Piracy in the Horn of Africa Waters: Definitions, History, and Modern Causes
البيانات الوصفيةعرض كامل للتسجيلة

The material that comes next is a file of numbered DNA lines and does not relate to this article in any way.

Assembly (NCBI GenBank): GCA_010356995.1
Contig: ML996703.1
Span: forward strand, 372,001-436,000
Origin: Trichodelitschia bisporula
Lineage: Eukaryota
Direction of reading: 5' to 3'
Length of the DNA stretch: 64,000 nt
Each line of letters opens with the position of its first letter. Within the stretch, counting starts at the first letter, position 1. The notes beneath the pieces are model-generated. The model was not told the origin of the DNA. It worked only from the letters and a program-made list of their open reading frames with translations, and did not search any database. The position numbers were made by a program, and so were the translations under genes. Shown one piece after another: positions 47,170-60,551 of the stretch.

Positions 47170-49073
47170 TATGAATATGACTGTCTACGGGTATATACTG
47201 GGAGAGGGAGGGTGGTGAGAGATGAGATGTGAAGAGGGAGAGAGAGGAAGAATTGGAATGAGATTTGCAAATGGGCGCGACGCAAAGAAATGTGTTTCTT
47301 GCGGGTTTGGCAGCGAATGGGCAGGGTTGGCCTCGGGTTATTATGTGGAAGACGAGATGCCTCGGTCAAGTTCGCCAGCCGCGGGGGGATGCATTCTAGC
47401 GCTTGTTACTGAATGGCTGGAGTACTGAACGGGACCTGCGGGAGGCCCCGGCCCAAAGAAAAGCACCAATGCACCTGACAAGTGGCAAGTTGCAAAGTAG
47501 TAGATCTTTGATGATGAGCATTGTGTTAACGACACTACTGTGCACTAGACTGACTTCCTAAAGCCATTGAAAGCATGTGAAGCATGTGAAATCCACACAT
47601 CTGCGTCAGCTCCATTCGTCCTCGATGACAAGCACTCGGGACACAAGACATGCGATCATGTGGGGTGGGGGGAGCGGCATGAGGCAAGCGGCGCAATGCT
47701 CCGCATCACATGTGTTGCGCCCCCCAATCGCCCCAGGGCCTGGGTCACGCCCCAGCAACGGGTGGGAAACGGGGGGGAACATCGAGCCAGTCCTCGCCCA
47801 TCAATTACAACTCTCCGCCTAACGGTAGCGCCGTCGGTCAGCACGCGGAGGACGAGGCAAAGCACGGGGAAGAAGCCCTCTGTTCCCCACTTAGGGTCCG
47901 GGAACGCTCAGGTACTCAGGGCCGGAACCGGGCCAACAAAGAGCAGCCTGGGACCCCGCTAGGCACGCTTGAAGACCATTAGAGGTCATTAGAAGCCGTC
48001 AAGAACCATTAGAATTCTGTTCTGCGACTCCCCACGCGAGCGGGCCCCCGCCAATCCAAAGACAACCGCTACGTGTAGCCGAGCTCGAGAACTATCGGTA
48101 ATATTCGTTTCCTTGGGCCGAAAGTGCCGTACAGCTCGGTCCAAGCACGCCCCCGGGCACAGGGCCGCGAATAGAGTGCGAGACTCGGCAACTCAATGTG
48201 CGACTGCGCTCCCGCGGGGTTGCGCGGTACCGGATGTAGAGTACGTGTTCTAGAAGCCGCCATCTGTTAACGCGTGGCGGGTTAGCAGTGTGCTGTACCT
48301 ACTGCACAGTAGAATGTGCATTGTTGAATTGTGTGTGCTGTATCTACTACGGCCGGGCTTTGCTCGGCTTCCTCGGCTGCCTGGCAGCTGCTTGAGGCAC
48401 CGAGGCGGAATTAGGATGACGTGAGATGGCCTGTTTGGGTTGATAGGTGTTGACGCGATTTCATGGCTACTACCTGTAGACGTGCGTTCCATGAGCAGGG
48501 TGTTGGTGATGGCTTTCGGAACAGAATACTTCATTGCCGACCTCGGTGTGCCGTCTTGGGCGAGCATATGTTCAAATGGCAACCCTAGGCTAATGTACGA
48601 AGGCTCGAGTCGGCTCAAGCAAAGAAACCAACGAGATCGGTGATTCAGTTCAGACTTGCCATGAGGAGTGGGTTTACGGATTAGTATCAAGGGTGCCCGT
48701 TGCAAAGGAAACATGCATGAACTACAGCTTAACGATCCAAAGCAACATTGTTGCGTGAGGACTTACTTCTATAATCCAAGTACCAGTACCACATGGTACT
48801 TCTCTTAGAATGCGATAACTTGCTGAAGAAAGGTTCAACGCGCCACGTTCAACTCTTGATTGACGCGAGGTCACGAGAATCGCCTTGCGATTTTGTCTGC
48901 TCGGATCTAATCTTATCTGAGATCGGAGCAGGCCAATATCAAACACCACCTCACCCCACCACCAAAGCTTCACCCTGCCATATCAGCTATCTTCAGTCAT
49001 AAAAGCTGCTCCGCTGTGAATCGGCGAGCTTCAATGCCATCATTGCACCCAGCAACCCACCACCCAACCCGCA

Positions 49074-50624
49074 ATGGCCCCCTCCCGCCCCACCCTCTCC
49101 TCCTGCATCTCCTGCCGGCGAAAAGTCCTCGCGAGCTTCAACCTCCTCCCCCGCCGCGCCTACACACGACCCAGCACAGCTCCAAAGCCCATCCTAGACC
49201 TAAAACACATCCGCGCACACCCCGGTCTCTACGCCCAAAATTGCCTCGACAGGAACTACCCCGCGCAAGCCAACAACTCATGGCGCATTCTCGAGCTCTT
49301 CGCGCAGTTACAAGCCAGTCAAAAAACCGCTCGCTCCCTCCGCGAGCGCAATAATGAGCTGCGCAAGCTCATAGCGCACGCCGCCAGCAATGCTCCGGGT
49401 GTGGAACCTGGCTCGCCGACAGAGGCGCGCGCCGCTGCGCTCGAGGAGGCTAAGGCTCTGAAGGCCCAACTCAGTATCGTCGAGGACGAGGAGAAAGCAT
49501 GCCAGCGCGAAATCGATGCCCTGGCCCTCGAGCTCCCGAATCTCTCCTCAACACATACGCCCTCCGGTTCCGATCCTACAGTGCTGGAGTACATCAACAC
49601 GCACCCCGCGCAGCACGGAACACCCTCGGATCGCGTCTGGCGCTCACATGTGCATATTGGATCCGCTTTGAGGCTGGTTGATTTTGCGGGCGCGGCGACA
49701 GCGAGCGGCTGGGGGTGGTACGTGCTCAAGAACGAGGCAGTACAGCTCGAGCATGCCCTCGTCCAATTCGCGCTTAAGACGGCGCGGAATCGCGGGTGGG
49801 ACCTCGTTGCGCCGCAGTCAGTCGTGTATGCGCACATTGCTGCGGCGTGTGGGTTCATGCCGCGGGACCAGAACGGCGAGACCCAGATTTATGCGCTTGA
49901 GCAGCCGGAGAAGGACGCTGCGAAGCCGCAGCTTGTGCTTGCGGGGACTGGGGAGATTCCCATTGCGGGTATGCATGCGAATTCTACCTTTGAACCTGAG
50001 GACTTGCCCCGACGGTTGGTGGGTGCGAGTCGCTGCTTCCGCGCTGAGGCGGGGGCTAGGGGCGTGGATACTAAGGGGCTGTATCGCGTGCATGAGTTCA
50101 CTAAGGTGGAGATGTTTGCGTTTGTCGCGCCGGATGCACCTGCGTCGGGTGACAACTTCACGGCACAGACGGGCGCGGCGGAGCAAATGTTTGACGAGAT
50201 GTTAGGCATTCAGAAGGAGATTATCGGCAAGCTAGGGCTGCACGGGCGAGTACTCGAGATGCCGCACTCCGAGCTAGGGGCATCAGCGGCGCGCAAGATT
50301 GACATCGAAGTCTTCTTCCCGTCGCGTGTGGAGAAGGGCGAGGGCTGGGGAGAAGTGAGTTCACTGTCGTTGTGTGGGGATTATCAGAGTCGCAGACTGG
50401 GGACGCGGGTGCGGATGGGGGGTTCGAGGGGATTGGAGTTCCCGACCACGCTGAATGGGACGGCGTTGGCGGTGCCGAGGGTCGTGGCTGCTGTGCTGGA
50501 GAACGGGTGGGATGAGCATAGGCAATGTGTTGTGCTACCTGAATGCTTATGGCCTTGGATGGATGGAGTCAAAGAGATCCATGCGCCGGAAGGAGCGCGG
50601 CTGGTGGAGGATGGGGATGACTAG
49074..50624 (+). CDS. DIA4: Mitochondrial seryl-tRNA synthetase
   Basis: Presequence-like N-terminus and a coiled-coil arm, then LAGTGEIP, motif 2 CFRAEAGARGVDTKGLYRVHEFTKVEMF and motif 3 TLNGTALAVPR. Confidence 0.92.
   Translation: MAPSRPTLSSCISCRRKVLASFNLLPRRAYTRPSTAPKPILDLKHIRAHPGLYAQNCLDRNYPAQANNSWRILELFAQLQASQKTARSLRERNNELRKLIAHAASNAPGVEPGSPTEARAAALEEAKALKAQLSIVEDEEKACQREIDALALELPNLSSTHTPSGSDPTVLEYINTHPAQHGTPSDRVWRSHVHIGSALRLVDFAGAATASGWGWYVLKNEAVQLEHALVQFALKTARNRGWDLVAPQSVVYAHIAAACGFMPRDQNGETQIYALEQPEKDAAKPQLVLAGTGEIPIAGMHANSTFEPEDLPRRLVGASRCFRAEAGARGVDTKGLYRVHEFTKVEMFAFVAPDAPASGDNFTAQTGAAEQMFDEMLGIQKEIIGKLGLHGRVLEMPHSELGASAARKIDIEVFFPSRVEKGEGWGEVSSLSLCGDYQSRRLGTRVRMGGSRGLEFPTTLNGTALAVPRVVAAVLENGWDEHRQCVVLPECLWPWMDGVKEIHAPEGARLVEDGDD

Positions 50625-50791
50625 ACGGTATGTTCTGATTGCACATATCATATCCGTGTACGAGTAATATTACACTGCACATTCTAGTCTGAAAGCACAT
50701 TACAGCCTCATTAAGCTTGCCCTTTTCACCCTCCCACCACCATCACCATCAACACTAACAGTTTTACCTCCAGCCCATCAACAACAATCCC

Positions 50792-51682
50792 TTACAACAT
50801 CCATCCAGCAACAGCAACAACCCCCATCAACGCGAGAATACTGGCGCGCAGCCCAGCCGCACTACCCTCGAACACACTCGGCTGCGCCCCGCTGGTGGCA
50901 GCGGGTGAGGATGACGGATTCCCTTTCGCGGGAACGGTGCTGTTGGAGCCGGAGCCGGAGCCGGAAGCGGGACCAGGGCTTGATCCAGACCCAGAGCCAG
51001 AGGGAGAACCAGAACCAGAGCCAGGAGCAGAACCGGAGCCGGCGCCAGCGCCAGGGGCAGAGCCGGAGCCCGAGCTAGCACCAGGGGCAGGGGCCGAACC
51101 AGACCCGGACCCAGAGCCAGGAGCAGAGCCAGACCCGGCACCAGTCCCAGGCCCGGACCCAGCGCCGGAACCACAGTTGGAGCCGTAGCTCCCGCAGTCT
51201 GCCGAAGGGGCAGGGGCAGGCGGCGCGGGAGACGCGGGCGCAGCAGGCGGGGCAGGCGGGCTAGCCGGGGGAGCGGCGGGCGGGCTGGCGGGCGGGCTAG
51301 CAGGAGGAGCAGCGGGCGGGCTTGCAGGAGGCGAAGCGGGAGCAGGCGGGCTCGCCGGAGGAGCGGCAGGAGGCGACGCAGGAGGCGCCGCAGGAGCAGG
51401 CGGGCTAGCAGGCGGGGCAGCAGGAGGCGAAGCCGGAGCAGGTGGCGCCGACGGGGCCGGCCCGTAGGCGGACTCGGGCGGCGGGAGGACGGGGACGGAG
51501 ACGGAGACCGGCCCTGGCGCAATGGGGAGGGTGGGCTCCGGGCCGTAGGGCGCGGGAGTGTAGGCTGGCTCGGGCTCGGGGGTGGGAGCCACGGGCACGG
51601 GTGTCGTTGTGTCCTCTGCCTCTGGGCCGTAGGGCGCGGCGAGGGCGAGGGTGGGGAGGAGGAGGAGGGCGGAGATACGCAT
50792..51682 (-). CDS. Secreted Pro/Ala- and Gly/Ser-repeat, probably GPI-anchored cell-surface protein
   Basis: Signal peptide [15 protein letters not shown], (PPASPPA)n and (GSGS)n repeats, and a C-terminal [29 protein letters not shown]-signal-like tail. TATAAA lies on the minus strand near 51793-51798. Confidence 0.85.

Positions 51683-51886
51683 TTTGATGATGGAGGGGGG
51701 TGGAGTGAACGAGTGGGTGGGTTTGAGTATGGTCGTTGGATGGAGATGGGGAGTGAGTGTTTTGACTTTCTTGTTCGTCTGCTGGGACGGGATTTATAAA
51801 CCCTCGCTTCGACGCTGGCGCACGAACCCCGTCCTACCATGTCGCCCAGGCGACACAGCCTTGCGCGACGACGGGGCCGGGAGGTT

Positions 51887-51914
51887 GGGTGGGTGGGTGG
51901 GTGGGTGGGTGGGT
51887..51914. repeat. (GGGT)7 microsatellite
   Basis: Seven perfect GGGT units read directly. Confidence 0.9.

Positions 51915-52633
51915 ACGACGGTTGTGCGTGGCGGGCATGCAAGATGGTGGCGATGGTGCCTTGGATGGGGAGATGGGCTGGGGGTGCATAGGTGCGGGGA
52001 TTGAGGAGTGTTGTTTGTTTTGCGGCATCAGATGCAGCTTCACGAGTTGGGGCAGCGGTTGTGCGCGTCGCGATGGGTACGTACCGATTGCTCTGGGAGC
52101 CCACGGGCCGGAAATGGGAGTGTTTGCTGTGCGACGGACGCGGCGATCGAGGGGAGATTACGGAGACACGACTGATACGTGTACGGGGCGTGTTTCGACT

Throughout history, ocean piracy was common in different parts of the world, but it was rare in the Horn of Africa waters. Although international law clearly defines piracy, the term is often carelessly used interchangeably with different crimes (armed robbery, atrocities against the victims of shipwrecks, maritime terrorism, insurgent attacks, on sea intercommunal conflicts, and at times illegal fishing). In the first section, this article critically examines the link between the multiple definitions of the concept of piracy and how these can explain the various incidents that occurred historically on the coast of Somalia. In the second part, we explain different types of maritime attacks and criminalities that took place in the Horn of Africa waters prior to the upsurge of piracy in late the 1990s. We argue that all attacks and criminal incidents at sea cannot be classified as piracy. We explain why incidents of piracy were rare before the Somali state was established. Finally, utilizing Collier and Hoeffler’s greed and grievance theory, we seek to explain the factors that led to the emergence and spread of piracy. We contend that crime of opportunity explains in large part the motives of the pirates and their ringleaders while statelessness, poverty, illegal fishing, and toxic-waste dumping explain the initial emergence of piracy and tolerance for it among the coastal communities.
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